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Military vehicles and soldiers patrol the streets in Harare, Zimbabwe. File photo: REUTERS/PHILIMON BULAWAYO
Military vehicles and soldiers patrol the streets in Harare, Zimbabwe. File photo: REUTERS/PHILIMON BULAWAYO

Like millions of my fellow countrymen and women, I feel devastated that Zimbabwe has been cheated of a wonderful opportunity to make a fresh start.

After 38 years of misrule under Robert Mugabe, his removal last November was a dream come true.

Euphoric celebrations lasted for days. People climbed up onto the tanks that trundled into the city centres and hugged the soldiers manning them. Our liberator, the "smart coup" mastermind and former vice-president Emmerson Mnangagwa, promised elections with a year. He was true to his word.

What made us all dare to hope so hard was that he appeared to be what he said he was — a born-again democrat, tolerant of divergent views, prepared to fight corruption and determined to resuscitate the moribund economy by re-engaging the West and cutting through the tangle of red tape that had stifled investment in the past.

When he renounced Mugabe’s crude anti-West rhetoric and actively courted business delegations from the US, Britain and the EU, opened the door to the international media and foreign election observers from every nation under the sun (banned during the Mugabe era), our hopes soared even higher.

Many of us still had misgivings, of course. The memories of Mnangagwa’s ruthless ways in his various roles since 1980, as minister of defence, justice, the intelligence services, and as Mugabe’s election agent were clear. But he had got rid of Mugabe for us, and this election — open to the eyes of the world as never before — was a golden opportunity for a clean break with the past.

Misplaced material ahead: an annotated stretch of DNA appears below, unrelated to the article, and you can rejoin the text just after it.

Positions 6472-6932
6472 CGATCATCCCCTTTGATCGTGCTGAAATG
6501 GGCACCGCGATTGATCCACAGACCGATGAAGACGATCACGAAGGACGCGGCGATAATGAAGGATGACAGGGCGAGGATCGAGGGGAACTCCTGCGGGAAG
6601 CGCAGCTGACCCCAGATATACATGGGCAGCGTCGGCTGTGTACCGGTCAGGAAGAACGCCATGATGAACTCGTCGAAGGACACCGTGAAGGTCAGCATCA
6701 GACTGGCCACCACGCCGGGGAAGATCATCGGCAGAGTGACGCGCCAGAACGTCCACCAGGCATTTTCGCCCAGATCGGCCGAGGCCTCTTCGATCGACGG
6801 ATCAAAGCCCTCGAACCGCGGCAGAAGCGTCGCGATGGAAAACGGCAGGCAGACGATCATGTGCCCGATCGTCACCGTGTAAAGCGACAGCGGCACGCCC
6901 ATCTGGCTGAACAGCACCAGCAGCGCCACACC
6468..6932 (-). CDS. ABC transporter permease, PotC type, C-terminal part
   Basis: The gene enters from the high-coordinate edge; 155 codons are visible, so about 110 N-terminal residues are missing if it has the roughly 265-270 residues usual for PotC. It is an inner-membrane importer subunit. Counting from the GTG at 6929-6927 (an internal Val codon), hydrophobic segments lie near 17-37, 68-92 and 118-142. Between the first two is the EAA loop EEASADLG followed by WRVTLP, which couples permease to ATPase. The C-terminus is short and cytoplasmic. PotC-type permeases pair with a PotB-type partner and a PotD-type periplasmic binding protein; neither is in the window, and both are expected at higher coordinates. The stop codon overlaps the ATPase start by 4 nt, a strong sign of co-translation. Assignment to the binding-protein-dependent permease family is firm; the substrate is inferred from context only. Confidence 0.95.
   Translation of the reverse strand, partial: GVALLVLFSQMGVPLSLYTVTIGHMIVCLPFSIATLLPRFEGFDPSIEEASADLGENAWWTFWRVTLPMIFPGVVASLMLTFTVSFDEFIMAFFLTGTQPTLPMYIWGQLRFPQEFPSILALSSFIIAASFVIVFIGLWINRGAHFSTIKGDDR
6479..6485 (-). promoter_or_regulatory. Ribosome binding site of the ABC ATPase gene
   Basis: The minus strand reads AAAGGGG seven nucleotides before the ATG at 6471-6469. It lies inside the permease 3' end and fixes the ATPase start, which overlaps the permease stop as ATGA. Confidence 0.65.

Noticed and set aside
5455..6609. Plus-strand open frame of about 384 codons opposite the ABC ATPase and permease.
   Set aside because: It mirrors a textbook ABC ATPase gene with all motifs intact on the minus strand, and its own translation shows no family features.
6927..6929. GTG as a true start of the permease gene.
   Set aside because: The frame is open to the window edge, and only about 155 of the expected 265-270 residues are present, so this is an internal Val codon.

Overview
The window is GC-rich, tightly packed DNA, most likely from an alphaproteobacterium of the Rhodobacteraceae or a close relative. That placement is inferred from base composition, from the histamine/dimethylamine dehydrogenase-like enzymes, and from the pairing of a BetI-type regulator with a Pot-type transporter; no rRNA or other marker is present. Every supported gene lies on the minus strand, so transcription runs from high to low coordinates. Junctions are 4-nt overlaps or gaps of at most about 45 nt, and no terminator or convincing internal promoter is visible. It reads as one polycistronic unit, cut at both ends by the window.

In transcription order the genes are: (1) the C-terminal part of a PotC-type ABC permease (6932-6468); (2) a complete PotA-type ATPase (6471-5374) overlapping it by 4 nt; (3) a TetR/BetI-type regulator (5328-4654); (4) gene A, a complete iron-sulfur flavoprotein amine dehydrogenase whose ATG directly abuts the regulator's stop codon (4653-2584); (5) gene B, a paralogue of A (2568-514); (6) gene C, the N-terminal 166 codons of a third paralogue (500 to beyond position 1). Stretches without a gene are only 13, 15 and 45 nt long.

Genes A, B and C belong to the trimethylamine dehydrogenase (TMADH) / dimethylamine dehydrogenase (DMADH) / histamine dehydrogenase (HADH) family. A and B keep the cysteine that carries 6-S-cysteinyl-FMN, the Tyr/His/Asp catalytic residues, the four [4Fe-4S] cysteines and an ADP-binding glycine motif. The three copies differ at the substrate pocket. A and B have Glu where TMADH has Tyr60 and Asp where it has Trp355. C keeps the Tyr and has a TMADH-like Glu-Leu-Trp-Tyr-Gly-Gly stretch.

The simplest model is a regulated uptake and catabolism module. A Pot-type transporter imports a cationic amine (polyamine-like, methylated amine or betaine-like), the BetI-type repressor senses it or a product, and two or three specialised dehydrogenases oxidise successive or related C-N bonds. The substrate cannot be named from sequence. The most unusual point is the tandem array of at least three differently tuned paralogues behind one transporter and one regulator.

Millions of us in exile abroad spoke longingly of returning home. Most had fled in search of jobs as the economy collapsed, we lost our currency and our bread basket status, repression by the state became the norm and corruption became systemic. An estimated 4-million sought greener pastures around the world.

Then in February, veteran opposition leader Morgan Tsvangirai, founding president of the Movement for Democratic Change (MDC), died of cancer. His protegee and vice-president — a firebrand young lawyer and pastor — Nelson Chamisa, sprang to the fore and charmed huge crowds all over the country with his eloquence and vigour.

There was more hope for a future ruled by the new generation, who knew how the 21st century worked and what was needed for Zimbabwe to catch up with it, and not by septuagenarians who talked only about fighting the bush war in the 1970s.

As preparations for the election unfolded, however, it became all too apparent that the Zimbabwe Electoral Commission (ZEC) was still sorely compromised and was flagrantly partisan towards Zanu-PF.

Formed in 2004 as a purportedly independent body to run elections, ZEC was compromised from the start. It was still staffed largely by army personnel, especially at senior levels.

The catalogue of its partisan behaviour during the run-up to the election is lengthy.

It includes withholding the voters’ roll from the opposition MDC, until forced by a court order to release it; failing to remove 900,000 ghost voters; leaking the phone numbers of individual voters to Zanu-PF; avoiding any semblance of transparency regarding the printing, storage and distribution of the ballot papers; and bungling the postal vote by the police force.

Its shenanigans during the election have been well documented and will undoubtedly form the basis of the MDC’s legal challenge against the official results, in which the ZEC claims that Mnangagwa won 50.8% of the presidential vote. Chamisa says that, according to his records, he won 56%.

Whether one believes that this election was stolen or not is immaterial. The fact of the matter is that we now have another five years of Zanu-PF — the party that has overseen the decay of a once proud and prosperous nation.

This is the party that has been synonymous with rigging elections in the past, with violence, corruption and human rights abuses on a large scale.

Its upper echelons — the chefs, as they are called in local parlance — are wealthy beyond measure, while most Zimbabweans are jobless.

Our only hope for the future is that members of the international business community decide to hold their noses and invest in Zimbabwe anyway. There is money to be made in Zimbabwe — and more than anything people need jobs.

Mbanga is editor of The Zimbabwean.


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